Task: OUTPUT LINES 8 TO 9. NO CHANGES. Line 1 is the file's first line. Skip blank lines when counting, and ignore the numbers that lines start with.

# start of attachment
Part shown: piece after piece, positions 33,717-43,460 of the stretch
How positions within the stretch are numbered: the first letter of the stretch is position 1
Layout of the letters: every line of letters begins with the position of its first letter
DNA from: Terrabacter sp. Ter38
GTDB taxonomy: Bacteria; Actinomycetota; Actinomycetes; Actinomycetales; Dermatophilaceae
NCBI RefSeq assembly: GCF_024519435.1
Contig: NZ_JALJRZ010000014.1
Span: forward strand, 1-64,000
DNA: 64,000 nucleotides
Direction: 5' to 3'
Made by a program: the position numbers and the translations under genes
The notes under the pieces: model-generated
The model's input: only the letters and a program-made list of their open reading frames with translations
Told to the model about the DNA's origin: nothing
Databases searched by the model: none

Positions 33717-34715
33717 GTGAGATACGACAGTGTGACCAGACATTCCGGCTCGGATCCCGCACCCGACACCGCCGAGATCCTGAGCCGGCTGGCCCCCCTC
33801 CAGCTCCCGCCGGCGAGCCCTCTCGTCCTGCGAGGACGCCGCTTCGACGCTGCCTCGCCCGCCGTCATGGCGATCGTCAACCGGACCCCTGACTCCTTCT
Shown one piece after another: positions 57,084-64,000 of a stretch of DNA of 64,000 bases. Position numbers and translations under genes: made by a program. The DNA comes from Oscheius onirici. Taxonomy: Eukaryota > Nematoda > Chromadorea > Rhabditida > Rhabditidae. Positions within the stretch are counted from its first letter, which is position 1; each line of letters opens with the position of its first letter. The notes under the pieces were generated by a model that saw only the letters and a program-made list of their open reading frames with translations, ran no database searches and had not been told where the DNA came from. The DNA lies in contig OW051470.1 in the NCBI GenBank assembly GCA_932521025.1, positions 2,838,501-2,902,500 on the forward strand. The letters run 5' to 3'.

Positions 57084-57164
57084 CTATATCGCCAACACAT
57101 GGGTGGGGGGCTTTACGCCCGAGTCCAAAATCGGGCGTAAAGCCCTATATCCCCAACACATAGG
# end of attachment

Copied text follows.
Span: forward strand, 1-64,000
DNA: 64,000 nucleotides